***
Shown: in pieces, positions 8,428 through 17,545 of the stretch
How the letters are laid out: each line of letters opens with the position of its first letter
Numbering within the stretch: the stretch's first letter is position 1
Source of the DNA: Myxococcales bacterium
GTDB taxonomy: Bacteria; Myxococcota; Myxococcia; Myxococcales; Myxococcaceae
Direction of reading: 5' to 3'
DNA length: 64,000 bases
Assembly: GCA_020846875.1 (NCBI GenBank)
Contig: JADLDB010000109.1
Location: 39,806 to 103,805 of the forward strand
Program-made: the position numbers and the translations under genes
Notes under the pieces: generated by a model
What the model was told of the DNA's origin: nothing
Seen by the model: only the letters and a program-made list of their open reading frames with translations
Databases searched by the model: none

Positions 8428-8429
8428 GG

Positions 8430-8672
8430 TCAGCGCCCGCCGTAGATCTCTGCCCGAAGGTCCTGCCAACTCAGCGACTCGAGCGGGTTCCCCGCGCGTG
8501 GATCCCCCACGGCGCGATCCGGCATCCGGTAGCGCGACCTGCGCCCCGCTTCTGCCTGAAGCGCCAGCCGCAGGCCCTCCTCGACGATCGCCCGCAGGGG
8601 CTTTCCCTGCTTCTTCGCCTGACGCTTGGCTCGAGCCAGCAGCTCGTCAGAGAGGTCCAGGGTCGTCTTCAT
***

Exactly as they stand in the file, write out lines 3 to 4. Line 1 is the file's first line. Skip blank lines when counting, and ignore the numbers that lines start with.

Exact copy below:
Numbering within the stretch: the stretch's first letter is position 1
Source of the DNA: Myxococcales bacterium